So I’ve just realized, in the way that proves that I’m not all that bright, that while I hope and expect to see at least some of these people in some way in some place, quite a few of these fast friends I will never see again. And I don’t know, on these last meetings at lunch, at the cooler full of beer at the French House, on the walks under this hot wet sun, which will be which. It’s a real drag. A real drag that these intense, exhausting, heartbreaking, smart two weeks end in such a sudden breakaway.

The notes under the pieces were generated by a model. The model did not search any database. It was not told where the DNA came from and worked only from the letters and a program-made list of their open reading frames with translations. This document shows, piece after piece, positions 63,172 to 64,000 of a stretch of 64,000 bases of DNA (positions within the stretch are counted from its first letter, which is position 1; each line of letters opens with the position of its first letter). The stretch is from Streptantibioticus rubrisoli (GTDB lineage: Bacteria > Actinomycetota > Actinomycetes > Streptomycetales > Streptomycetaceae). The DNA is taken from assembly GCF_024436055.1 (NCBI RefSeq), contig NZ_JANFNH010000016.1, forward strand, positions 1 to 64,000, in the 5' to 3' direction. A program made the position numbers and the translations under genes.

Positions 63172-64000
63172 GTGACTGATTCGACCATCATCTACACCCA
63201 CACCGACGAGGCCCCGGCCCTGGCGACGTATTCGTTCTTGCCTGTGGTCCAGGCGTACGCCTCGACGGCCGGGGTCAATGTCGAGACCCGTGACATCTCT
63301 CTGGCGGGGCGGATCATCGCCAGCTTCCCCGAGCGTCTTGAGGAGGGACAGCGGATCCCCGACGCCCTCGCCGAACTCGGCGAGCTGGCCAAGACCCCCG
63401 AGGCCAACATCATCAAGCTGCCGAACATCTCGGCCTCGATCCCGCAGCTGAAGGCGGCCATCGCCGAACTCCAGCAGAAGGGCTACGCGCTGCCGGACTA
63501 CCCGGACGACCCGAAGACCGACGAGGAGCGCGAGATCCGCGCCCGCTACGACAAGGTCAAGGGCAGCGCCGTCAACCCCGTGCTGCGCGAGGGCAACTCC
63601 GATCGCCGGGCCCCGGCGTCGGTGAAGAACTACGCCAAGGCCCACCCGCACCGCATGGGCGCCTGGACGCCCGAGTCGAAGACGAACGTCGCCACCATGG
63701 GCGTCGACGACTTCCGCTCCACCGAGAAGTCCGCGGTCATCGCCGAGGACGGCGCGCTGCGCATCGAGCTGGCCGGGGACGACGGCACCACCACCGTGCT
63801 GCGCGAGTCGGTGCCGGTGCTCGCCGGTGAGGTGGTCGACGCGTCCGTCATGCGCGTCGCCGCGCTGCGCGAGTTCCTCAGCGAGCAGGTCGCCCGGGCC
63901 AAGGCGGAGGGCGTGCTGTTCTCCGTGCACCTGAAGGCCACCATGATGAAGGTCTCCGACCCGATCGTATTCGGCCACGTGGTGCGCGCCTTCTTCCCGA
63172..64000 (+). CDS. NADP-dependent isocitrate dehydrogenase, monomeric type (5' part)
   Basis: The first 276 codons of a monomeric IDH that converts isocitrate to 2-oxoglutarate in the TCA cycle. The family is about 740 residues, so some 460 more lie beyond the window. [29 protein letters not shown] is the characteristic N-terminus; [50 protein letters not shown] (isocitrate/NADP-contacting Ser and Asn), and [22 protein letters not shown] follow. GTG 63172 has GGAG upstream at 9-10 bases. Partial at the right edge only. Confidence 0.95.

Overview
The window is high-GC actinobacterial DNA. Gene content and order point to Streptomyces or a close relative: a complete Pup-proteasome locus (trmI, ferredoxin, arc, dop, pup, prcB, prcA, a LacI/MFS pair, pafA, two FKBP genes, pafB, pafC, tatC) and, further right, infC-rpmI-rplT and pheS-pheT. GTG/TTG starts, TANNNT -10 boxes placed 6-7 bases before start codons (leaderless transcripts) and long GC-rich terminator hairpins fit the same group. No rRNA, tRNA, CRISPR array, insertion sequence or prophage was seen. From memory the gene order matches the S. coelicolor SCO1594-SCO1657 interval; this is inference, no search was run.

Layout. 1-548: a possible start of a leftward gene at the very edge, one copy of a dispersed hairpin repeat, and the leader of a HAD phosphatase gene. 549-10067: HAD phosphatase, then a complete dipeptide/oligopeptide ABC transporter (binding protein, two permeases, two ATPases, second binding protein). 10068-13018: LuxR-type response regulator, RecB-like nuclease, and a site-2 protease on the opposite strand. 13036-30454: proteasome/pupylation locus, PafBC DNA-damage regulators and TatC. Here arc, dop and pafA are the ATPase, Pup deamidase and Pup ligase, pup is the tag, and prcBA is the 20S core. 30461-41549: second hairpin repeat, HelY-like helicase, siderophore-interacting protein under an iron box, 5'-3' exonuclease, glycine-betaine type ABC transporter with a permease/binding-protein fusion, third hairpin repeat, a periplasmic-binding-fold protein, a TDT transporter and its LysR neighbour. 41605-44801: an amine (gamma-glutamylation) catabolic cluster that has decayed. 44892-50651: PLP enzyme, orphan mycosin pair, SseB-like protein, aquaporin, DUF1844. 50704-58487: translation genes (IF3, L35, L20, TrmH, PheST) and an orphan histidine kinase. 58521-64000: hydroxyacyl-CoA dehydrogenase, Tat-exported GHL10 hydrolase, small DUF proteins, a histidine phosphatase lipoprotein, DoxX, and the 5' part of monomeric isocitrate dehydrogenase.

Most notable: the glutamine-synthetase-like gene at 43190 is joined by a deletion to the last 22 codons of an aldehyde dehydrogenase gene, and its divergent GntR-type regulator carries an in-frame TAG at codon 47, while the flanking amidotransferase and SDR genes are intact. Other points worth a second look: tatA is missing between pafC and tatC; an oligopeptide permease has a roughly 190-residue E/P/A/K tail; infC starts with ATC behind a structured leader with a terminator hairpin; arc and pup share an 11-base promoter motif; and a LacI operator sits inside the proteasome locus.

It reminds me of college. The tentative, frantic, worrisome first days when it looks as if everyone has more friends than you. The terror of eating alone. The wrong turns in an alien place. The deep gratification of finally (after all of eight or ten or maybe thirteen hours) finding a friend. Finding conversation. Finding someone to get really drunk with. And settling in: the grinding, the staying up too late, the struggle of finding coffee, the struggle to get your homework done in the next hour. And then, four years later, or maybe it’s just two weeks if you’re here in Tennessee and not in years-ago college in Baltimore, that long grind somehow is over and finally you meet at your favorite bar after the ceremony and at the time it feels like just another night in a long series of nights at your favorite bar, arm to arm, hip to hip with your favorite sweaty weirdo people, and then, the next day, you wake up early and you pack your little pack and then the dorm room is empty again and where does all that dense life go and then and you are gone.